Sunday, March 1, 2015

Ayton still head of 2017 class
  As the doors start to close on the high school season and open for the grassroots travel season, Rivals.com has updated and expanded the rankings for the class of 2017 from a top 25 to a top 75. Not so surprisingly, seven-footer DeAndre Ayton keeps a hold of the top spot.
Ayton still on top
Given that members of the class of 2017 are just wrapping up their sophomore year of high school and have for the most part had somewhat limited exposure, the rankings are sure to change quite a bit as the list expands from it's current top 75 to a final 150 between now and April of 2017. Players will come and go from the rankings as the pool of players from which Rivals.com will select individuals to rank will grow exponentially over the next two years.
DeAndre Ayton is a strong defender and passer.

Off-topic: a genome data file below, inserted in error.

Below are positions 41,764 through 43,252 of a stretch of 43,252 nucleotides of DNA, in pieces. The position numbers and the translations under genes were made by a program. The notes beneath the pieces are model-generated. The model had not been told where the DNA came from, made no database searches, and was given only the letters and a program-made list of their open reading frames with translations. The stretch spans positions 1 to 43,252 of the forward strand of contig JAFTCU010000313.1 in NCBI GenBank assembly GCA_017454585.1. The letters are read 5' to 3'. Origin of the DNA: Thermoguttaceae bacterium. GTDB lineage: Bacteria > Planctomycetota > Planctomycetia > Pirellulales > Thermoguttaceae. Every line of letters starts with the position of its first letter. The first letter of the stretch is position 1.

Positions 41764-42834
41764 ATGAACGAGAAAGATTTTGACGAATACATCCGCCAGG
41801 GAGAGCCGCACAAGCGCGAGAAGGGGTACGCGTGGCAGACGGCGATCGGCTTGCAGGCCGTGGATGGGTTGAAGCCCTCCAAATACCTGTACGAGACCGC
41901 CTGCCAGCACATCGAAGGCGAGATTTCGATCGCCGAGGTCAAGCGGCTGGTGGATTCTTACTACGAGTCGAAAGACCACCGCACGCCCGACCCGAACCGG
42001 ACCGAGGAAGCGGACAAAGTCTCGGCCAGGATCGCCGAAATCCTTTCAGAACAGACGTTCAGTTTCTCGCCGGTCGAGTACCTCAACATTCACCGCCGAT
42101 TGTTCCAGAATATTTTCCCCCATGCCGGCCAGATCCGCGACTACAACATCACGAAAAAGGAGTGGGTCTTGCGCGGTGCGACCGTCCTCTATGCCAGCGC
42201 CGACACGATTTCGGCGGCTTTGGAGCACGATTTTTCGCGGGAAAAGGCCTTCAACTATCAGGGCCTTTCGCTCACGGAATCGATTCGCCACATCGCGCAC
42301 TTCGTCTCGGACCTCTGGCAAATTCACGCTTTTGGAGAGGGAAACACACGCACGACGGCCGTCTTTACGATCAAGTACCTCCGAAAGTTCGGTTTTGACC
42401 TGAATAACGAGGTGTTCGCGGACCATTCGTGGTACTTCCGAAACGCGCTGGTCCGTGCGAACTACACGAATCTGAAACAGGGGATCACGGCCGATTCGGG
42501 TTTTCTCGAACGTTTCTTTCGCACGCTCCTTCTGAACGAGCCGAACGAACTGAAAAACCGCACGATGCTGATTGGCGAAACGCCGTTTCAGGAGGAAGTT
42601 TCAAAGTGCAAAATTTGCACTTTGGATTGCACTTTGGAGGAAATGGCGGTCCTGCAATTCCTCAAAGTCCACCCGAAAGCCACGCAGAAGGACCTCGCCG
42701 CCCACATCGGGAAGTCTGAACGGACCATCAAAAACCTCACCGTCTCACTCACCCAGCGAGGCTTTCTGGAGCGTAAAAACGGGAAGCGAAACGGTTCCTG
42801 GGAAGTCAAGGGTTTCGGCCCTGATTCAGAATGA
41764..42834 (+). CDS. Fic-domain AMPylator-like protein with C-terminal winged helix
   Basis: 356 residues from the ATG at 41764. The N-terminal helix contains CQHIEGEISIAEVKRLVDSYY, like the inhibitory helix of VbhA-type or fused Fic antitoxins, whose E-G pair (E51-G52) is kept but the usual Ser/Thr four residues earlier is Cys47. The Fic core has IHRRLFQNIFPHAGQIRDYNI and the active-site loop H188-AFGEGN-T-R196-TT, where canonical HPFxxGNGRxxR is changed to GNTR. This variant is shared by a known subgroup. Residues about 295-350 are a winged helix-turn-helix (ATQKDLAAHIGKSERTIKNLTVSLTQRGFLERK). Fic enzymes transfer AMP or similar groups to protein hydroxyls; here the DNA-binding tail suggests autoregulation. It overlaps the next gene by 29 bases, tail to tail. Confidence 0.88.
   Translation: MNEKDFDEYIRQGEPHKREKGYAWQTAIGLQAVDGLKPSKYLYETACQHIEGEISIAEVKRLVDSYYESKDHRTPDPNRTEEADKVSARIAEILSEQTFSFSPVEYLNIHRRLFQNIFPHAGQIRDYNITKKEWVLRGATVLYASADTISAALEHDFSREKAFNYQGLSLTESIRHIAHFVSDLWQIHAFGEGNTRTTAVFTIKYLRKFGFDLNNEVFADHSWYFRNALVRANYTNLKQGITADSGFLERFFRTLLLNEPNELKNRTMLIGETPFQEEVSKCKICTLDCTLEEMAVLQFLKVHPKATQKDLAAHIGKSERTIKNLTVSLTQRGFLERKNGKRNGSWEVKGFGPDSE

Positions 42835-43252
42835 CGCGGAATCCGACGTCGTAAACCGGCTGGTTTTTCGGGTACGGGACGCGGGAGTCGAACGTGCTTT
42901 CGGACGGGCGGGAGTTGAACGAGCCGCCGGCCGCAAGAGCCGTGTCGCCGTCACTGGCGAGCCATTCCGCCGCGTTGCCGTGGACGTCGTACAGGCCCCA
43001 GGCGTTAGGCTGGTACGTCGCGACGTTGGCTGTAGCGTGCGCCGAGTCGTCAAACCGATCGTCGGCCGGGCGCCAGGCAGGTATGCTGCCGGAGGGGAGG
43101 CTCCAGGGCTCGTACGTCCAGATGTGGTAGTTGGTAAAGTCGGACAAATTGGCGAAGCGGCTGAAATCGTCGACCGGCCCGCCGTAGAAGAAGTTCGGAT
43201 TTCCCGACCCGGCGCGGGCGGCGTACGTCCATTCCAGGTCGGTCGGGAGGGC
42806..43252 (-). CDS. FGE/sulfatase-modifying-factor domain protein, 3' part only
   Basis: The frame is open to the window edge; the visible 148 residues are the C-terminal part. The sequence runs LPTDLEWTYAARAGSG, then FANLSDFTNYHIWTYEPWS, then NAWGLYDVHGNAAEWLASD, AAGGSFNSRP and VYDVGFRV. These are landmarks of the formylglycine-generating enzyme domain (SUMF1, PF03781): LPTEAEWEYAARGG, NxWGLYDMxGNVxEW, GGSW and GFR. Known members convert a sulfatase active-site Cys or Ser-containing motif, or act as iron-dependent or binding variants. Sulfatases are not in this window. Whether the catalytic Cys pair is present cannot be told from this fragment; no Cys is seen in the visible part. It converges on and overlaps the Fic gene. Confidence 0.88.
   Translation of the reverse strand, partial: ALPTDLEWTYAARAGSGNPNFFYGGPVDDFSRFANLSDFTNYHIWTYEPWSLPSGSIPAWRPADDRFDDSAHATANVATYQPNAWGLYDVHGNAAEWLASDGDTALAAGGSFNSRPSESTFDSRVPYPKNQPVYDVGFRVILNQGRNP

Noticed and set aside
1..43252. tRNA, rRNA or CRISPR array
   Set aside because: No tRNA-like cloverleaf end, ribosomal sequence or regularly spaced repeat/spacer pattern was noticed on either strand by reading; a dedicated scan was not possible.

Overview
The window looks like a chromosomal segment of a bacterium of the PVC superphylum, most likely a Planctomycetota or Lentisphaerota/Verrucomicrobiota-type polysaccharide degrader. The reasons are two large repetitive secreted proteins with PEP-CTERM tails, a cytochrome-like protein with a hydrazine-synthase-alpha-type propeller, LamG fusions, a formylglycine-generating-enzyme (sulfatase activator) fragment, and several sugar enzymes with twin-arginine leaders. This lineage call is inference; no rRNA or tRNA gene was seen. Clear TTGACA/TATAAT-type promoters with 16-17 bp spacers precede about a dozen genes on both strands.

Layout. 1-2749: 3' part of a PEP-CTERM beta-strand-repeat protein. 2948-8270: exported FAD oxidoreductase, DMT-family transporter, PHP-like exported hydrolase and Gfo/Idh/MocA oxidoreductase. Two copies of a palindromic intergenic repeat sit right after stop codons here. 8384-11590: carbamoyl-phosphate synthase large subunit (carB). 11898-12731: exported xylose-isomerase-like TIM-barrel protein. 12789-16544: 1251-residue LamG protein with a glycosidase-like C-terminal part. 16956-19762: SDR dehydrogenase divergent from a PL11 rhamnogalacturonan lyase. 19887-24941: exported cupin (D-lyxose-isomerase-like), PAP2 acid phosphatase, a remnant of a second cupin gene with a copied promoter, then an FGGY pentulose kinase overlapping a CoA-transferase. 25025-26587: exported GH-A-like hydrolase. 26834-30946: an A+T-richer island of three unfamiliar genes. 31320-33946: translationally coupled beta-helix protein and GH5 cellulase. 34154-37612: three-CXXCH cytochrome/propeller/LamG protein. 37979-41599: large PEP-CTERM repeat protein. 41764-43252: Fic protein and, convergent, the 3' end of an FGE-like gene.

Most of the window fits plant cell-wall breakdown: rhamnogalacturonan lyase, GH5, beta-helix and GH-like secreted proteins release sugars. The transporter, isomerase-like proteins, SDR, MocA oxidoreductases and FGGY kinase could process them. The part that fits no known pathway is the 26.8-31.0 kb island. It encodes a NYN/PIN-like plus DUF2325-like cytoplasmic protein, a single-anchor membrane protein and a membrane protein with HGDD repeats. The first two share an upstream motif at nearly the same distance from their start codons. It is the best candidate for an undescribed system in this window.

With all of that being said, if somebody is going to knock seven-footer DeAndre Ayton out of the top spot, they are going to have to be one heck of a prospect or Ayton is going to stop developing. As it is, the native of the Bahamas who plays his high school ball at San Diego (Calif.) Balboa City is the clear choice for the No. 1 spot in 2017. Ayton isn't just big. He's a graceful athlete who runs the floor, cleans the glass, protects the rim and has terrific hands. No, he's not Tim Duncan-like with his skill just yet. But, Ayton does have relatively good footwork, can make a 12-foot jumper, hits the short jump hook and is already a very good passer out of double teams. Behind Ayton, there wasn't a lot of change in the top 10 as the rankings expand to 75 from the initial top 25 released back in the fall. One big mover is Michael Porter, who moves up from No. 4 to No. 2. The 6-foot-8 small forward from Columbia (Mo.) Father Tolton is armed with one of the most gorgeous jumpers in the country regardless of class and he has deep range with it. Combine his overall skill level with that jump shooting and the ability to play above the rim in transition and you have a big-time prospect. Checking in at No. 3 is Las Vegas (Nev.) Centennial's Troy Brown. A versatile guard with 6-foot-6 size, Brown is most comfortable in the open floor where he can get to the rim and score or set teammates up easy buckets in transition.